• 7. Difficulties in Software Development  Sotware quality: whether the software “fits for purpose”, satisfies all user requirements.  Example failures – It might work, but dreadful to use (user) – It is pretty, but does not do anything useful (user) – Users and owners may not know how to ask for what they really want, e.g. “We built what they said they wanted” (developer) – Budget and time constraints often conflict with doing the job properly, e.g. “There was not enough time to do it any better” (developer) – Difficulties for the possession of blended skills, e.g. “Do not blame me, I never done object-oriented analysis before” (developer) Eko AB – Analisis dan Perancangan Algoritma 7
    • 8. Difficulties in Software Development  Productivity: the progress of the project, and the resources (including time and money) that it consumes along the way (much related to project management)  Example failures – A system that is promised but not delivered (user) – It is no use delivering now, we need it last April (owner) – Projects that overspend their budget (owner) – Requirements drift, e.g. user changes their minds frequently(develper) – Implementation not feasible, e.g. we said it was impossible, but no-one listened (developer) How to overcome them? Eko AB – Analisis dan Perancangan Algoritma 8
    • 9. Software Development Process  Subdividing the process of software development into different phases  Ease of management to produce appropriate quality standard and to stay within the allocated budgest  Help to identify and allocate developers’ skills appropriately, and thus improve the quality of the task completion  Known as project life cycle model Eko AB – Analisis dan Perancangan Algoritma 9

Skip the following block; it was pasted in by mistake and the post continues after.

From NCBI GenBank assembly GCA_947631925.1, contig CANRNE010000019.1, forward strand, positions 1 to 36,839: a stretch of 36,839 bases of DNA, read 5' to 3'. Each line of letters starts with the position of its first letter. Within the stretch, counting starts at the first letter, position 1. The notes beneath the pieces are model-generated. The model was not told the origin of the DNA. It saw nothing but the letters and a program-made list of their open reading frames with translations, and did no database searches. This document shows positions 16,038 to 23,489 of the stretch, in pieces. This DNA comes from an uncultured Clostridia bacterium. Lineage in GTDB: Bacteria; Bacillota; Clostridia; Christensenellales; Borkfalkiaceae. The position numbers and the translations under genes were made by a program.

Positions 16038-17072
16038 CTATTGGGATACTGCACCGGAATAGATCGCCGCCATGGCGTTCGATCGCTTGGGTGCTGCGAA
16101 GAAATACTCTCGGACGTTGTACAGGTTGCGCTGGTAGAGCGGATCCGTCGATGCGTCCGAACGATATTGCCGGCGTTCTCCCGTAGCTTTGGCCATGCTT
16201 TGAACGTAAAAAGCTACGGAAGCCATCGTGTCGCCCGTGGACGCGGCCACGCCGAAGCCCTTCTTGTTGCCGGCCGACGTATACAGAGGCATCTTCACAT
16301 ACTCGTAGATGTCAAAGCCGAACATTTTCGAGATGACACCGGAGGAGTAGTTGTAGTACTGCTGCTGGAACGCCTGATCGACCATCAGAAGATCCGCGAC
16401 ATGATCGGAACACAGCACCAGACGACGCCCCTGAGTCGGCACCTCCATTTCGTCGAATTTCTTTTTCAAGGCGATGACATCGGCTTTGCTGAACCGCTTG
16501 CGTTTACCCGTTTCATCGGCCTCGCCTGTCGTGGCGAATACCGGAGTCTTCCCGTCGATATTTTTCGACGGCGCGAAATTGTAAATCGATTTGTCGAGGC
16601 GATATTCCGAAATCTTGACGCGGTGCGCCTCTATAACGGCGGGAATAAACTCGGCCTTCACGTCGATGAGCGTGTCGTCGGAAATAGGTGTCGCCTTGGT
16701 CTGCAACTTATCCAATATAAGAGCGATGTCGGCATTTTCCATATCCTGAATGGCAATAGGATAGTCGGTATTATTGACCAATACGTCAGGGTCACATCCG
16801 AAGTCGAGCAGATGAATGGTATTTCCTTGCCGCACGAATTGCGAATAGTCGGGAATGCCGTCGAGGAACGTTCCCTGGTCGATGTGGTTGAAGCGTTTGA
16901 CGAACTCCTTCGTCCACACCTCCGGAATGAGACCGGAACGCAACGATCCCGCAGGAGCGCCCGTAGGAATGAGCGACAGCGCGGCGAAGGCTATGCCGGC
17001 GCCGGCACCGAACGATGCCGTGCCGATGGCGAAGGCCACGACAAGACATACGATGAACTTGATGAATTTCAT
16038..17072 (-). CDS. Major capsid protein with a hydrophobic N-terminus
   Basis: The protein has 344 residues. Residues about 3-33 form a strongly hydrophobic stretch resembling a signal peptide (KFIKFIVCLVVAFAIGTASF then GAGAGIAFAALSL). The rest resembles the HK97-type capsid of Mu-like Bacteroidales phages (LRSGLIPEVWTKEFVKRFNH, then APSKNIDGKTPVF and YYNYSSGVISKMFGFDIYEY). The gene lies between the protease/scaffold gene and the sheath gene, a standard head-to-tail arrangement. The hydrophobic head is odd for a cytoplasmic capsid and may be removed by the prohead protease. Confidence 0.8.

• 10. Project Life Cycle  Two important precursor phases are Don´t blindly follow the path to automation. The very first question is whether or not you even need a computer system...” – Strategic Information Systems Planning – Business Modelling  Focus on organisation needs  They are not computational  Universially accepted for commercially oriented computer system development Eko AB – Analisis dan Perancangan Algoritma 10
    • 11. Generic Life Cycle Models  The Waterfall Model  Prototyping  Iterative and Incremental Development  The Unified Process Life Cycle Eko AB – Analisis dan Perancangan Algoritma 11
    • 12. Waterfall Life Cycle Requirements specification Functional specification Acceptance test specifications System System Engineering Engineering Requirements Analysis Analy sis Unit test report Sub-system test report System test report Acceptance test report Completed system Design Design Construction Software architecture specification System test specification Design specification Sub-system test specification Unit test specification Change requests Change request report Eko AB – Analisis dan Perancangan Algoritma Testing Code Installation Code Maintenance Maintenance 12